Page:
LIKE the train porter at Waverley station 56 years ago almost to the day, everyone yesterday was still struggling to believe it. Dave Mackay is gone. After the bravest of fights, typically. But gone. The desolation had been profound enough when Mackay simply left Edinburgh, bound for Tottenham Hotspur and further glory.
It was the spring of 1959. Mackay was 24 years old. He was skipper of a fine Tynecastle side, the reigning league champions. He loved Hearts, the only club he had ever wanted to play for.
But there were moves afoot to sell him. Spurs manager Bill Nicholson, to his eternal credit, took advantage of the opportunity, signing someone teammate Alan Gilzean yesterday said vies with Jimmy Greaves for the title of the greatest player in the English club’s history (Greaves himself has described Mackay as “the most complete professional footballer I’ve ever known”).
For such an inspirational performer, it is fair to say the £32,000 Spurs paid Hearts for their skipper and wing-half counts as remarkable value; a steal, almost. Mackay, after all, had already left an indelible mark on Hearts in his then short career, helping the Tynecastle side win two League Cups, the league title and the Scottish Cup.
It is why the train porter, as recounted by Mackay in his autobiography, The Real Mackay, was so star-struck as he helped load his cases onto the train carriage.
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“Davie Mackay, a pleasure to meet you,” he said. He shook Mackay’s hand, then wondered where he was off to? Somewhere nice? “I’m down to London,” Mackay told him. “I’ve signed for Tottenham Hotspur.” Why keep it a secret, reasoned Mackay. The porter pushed his trolley aside. “He looked at me dumfounded,” wrote Mackay. “He really was lost for words.”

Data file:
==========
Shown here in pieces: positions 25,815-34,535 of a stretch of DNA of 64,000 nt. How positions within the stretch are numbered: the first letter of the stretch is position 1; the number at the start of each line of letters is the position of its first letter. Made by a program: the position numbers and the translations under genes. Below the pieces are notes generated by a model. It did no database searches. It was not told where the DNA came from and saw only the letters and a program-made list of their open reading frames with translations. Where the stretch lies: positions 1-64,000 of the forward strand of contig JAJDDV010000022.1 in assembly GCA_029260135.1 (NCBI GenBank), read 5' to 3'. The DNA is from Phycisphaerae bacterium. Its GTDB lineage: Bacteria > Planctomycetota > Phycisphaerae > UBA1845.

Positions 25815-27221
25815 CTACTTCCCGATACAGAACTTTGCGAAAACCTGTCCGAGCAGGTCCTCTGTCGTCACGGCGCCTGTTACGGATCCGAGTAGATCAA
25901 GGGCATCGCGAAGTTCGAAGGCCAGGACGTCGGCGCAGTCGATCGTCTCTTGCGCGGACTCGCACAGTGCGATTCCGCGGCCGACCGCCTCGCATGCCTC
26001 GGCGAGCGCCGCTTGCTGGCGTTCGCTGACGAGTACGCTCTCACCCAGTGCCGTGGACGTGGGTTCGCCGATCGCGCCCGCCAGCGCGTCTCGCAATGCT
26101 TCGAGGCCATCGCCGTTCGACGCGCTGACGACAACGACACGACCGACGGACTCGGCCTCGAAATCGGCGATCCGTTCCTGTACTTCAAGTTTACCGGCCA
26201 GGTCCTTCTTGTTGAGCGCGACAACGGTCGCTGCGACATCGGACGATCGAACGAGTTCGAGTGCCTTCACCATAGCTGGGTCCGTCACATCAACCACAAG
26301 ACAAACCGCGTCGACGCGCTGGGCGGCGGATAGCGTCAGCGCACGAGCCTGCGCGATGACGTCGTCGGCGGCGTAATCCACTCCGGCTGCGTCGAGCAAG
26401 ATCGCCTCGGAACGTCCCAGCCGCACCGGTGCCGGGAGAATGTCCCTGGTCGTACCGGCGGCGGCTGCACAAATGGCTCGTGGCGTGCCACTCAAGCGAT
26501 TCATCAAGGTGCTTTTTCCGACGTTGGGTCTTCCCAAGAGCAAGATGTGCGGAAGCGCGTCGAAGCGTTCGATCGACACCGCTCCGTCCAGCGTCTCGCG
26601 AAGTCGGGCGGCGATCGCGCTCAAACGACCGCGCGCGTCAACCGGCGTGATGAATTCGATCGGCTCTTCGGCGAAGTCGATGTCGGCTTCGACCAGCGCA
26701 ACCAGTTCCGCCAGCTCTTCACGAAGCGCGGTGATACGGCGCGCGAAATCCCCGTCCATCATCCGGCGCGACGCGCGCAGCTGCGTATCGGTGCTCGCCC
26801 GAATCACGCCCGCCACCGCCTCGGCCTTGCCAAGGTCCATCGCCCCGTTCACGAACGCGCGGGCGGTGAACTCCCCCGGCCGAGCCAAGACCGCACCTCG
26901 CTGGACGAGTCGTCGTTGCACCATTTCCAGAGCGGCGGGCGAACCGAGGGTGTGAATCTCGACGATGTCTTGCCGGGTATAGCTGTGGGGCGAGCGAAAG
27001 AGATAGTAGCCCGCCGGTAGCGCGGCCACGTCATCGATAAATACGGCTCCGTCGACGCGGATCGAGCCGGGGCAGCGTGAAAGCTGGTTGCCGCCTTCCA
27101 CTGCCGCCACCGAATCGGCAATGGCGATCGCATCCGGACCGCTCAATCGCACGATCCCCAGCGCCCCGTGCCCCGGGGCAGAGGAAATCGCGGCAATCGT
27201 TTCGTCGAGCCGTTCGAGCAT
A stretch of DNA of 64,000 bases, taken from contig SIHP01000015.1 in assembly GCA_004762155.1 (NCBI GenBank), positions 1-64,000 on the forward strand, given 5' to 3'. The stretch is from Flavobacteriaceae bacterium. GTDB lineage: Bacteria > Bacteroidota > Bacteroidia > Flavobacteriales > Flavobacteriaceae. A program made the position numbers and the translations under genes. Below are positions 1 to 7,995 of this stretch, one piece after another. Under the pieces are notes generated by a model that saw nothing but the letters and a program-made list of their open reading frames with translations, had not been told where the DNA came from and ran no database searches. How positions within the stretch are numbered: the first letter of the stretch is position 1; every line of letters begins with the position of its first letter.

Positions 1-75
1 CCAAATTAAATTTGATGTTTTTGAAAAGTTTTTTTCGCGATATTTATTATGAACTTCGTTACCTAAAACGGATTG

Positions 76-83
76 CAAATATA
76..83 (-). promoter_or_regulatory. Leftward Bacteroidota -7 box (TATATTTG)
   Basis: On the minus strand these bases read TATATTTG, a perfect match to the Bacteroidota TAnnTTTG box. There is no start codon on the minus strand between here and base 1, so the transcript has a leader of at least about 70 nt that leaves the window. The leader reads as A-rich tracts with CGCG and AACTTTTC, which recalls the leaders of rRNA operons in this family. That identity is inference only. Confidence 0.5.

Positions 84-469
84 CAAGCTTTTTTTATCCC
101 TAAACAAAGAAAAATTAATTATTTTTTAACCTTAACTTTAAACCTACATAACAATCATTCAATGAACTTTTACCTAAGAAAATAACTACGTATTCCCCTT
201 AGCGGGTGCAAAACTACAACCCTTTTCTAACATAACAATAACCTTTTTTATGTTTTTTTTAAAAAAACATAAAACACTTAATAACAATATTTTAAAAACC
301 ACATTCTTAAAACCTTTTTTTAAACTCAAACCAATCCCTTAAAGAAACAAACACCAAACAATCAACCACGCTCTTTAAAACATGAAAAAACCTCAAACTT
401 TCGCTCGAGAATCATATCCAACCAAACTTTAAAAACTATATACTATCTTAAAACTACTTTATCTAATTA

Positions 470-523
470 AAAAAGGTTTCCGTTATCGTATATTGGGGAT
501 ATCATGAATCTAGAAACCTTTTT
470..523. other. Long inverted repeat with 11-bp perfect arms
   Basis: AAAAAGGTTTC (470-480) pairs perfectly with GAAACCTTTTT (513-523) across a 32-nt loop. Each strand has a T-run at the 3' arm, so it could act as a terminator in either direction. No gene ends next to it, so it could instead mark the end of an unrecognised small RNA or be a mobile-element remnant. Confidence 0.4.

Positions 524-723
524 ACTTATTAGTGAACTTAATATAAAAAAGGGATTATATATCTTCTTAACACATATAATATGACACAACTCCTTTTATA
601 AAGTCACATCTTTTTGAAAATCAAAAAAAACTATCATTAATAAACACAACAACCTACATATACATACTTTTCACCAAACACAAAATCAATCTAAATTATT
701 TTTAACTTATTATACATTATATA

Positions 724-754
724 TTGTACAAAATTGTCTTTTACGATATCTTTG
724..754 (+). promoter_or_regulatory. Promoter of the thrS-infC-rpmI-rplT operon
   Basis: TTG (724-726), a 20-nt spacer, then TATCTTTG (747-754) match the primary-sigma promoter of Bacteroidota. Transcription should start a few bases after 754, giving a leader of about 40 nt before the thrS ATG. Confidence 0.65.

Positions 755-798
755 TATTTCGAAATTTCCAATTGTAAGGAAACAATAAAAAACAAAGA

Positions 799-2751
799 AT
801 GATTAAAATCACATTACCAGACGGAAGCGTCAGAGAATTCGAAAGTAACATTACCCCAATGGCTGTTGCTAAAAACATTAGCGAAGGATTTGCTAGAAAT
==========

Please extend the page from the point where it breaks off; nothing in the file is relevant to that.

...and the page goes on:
The porter continued to simply watch as Mackay got up into the carriage, the first steps of the rest of his career. Like in a film, Mackay pulled down the window next to his seat, to take some last breaths of Edinburgh air. The porter was still there. He shook his head and then, recovering the power of speech, looked up at the famous footballer and said: “Davie Mackay, the He’rts winnae be the same withoot you”.
British football won’t be the same without him. The range of tributes yesterday was breath-taking. Gary Lineker took time out on Twitter. Even Arsene Wenger, preparing for Arsenal’s league clash against Queens Park Rangers tonight, made reference during his pre-match press conference to an “iconic figure”. Mackay’s legend has been passed down, from generation to generation. But nothing beats the first-hand accounts of those who remember looking across the dressing-room and seeing the reassuring sight of Mackay tying-up his stocking ties.
A couple of years Mackay’s junior, Alex Young followed him first to Newtongrange Star and then on to Hearts. They played together in the team that won the league championship in record-breaking style in 1957-58. The Golden Vision and the Real Mackay. No-one else had a chance, including Rangers, who finished an incredible 13 points behind them.